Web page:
After the first full mention of a species, later references may be shortened by abbreviating the generic name to its initial capital, followed by a full point: P. vulgaris, E. caballus. If two organisms with the same single-letter abbreviation occur in the same sentence or paragraph, a multiple-letter abbreviation is sometimes used (Staphylococcus and Streptococcus may become Staph. and Strep. for example) but is best avoided as there are very few ‘official’ multiple-letter abbreviations so inconsistencies between publications can occur. The species names are usually sufficient to avoid confusion, or use the full version.
14.2.6 Subspecies and hybrids
Names of animal subspecies have a third term added in italic to the binomial, for example Motacilla alba alba (white wagtail), M. alba yarrelli (pied wagtail). Plant categories below the species level may also have a third term added to their names, but only after an abbreviated form of a word indicating their rank, which is printed in roman:
variety (Latin varietas, abbreviation var.)
subvariety (Latin subvarietas, abbreviation subvar.)
form (Latin forma, abbreviation f.)
subform (Latin subforma, abbreviation subf.)
So ‘Salix repens var. fusca’ indicates a variety of the creeping willow, and ‘Myrtus communis subsp. tarentina’ a subspecies of the common myrtle.
Other abbreviations are occasionally printed in roman after Latin names, such as ‘agg.’ for an aggregate species, ‘sp.’ (plural ‘spp.’) after a genus name for an unidentified species, ‘gen. nov.’ or ‘sp. nov.’ indicating a newly described genus or species, and ‘auctt.’ indicating a name used by many authors but without authority.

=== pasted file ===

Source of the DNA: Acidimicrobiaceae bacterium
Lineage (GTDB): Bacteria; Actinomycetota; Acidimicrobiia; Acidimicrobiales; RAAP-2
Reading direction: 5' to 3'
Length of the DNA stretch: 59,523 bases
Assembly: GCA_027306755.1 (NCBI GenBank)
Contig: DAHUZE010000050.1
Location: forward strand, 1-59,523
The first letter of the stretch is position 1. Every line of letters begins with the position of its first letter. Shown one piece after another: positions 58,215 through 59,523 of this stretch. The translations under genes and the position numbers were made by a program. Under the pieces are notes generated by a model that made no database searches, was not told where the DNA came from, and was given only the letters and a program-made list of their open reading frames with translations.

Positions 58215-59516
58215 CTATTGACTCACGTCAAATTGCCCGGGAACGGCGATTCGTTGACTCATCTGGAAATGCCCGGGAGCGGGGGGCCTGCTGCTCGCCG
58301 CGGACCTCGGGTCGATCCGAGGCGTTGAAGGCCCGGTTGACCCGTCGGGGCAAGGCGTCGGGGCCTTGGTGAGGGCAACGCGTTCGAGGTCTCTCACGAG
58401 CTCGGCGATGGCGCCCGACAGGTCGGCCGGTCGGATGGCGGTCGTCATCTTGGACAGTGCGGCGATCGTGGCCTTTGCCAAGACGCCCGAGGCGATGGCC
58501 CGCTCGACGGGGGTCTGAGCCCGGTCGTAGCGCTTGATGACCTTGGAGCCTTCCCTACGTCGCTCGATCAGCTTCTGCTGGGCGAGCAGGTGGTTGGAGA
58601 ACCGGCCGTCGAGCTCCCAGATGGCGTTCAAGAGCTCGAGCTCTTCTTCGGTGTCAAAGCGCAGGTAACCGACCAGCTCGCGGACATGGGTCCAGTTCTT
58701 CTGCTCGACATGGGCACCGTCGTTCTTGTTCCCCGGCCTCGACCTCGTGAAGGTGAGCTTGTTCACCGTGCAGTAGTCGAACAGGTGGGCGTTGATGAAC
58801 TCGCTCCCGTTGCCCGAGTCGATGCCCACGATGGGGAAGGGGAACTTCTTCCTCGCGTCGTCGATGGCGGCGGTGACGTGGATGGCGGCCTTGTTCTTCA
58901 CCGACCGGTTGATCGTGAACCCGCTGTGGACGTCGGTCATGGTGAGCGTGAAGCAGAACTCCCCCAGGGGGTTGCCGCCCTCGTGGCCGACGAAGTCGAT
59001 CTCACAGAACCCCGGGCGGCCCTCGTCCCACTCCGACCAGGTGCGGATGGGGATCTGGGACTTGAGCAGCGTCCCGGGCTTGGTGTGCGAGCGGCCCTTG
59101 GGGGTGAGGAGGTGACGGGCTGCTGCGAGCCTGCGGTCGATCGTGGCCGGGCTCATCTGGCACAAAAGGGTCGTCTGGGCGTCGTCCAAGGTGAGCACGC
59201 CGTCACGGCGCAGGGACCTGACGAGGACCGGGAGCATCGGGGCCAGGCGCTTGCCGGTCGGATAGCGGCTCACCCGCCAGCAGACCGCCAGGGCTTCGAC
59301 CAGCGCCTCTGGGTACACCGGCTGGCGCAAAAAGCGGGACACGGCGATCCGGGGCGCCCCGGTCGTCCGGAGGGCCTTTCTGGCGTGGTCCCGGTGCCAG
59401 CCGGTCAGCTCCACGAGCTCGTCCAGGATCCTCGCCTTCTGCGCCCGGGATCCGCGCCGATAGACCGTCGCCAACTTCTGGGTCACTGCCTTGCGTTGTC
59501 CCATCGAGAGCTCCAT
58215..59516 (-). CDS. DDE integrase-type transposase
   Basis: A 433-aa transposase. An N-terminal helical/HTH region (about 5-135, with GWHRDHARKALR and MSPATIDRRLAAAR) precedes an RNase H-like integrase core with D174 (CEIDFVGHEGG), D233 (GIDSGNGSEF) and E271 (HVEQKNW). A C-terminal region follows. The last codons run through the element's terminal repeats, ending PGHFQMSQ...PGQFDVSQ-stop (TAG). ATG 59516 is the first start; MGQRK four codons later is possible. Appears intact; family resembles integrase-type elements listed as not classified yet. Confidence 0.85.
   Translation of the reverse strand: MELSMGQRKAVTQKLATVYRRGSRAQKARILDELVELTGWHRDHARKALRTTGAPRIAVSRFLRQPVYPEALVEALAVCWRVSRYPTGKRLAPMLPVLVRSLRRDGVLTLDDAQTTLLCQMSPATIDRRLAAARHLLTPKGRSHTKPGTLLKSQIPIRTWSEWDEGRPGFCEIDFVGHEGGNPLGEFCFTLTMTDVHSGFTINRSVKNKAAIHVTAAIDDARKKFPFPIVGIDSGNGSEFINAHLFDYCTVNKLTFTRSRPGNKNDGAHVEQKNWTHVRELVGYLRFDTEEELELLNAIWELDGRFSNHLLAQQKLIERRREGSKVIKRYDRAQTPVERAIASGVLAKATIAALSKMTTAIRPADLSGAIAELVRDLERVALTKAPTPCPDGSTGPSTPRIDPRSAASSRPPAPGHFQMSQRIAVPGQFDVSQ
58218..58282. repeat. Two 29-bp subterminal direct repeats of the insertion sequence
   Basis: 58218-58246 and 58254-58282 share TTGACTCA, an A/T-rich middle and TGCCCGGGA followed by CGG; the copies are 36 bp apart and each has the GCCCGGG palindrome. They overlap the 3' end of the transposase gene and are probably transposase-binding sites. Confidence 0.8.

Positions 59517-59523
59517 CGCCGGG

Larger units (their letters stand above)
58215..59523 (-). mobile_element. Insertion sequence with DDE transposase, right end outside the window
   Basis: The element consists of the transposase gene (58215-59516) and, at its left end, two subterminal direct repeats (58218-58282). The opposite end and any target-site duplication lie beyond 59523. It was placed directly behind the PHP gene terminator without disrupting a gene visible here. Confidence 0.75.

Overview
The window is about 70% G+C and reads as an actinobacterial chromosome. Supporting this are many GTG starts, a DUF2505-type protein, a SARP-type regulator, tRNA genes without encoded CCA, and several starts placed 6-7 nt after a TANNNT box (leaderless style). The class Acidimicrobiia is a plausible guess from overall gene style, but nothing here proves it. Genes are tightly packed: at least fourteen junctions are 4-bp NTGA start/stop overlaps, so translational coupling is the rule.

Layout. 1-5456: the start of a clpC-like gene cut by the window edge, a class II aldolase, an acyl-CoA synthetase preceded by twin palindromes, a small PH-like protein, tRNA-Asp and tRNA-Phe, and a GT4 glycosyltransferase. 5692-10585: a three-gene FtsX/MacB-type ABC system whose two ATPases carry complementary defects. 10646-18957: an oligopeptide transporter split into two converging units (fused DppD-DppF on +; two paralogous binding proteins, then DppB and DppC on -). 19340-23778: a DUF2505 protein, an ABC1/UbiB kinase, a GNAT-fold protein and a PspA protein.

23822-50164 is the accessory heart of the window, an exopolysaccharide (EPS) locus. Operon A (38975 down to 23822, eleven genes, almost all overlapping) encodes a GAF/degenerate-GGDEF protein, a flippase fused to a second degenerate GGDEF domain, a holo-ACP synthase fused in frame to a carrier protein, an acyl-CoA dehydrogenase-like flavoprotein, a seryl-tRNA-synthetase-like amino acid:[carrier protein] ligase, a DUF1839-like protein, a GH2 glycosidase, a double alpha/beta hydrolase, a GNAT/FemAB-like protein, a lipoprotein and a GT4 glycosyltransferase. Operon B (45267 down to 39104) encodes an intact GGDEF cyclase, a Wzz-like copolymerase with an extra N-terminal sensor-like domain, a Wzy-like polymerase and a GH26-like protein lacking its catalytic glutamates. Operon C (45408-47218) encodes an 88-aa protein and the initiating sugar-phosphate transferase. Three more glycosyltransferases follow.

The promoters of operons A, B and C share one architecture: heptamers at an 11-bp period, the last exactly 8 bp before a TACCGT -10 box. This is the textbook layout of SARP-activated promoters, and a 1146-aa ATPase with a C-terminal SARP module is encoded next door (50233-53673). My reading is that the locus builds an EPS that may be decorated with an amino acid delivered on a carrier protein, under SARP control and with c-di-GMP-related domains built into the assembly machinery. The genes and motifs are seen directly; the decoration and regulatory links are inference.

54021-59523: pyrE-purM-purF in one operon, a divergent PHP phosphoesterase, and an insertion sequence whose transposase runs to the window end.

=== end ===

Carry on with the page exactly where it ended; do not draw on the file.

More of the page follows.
The names attached to cultivated varieties of plants follow the binomial, printed in roman within single quotation marks (Rosa wichuraiana ‘Dorothy Perkins’). The cultivar name may be preceded by the abbreviation ‘cv.’, in which case the quotation marks are not used (Rosa wichuraiana cv. Dorothy Perkins). The names of cultivated varieties may also appear after variety or subspecies names, or after a genus name alone: for example, the ornamental maple Acer palmatum var. heptalobum ‘Rubrum’, and the rose Rosa ‘Queen Elizabeth’. Names of hybrid plants are indicated by a roman multiplication sign (×): Cytisus × kewensis is a hybrid species, × Odontonia is a hybrid genus. Horticultural graft hybrids are indicated by a plus sign (+Laburnocytisus adami).
14.2.7 Bacteria and viruses
Genera used adjectivally are lower case roman (salmonella poisoning, streptococcal infection); plural noun forms can add -s or take the Latin form (rickettsias, salmonellae, staphylococci). Bacterial strains are usually designated by capitals and numbers in roman (Escherichia coli K12) but consult the relevant authority as nomenclature changes.
The International Committee on Taxonomy of Viruses (ICTV) has developed a system of classifying and naming viruses. The ranks employed for animal, fungal, and bacterial viruses are order, family, subfamily, genus, and species. Wherever possible, Latinized names are used for the taxa; hence names of genera end in the suffix -virus, subfamilies end in -virinae, families end in -viridae, and orders end in -virales. Latinized specific epithets are not used, so binomial nomenclature does not obtain. The ICTV recommends italicizing and capitalizing the first word of all Latinized names when used in a taxonomic sense, but not in vernacular usage.
taxonomic: a newly acquired virulence of several bee viruses belonging to the family Dicistroviridae has been observed worldwide
vernacular: measuring the impact of herpes zoster and post-herpetic neuralgia on quality of life
However, not all publishers (including OUP) follow this guidance, italicizing only genera and species, so check which style is used. Those genera or higher groups that do not yet have approved Latinized names are referred to by their English vernacular names. Capitalization is used only for proper nouns:
We have focused our interest on acute bee paralysis virus, which shares some antigenic and sequence similarities with Kashmir bee virus and Israeli acute paralysis virus.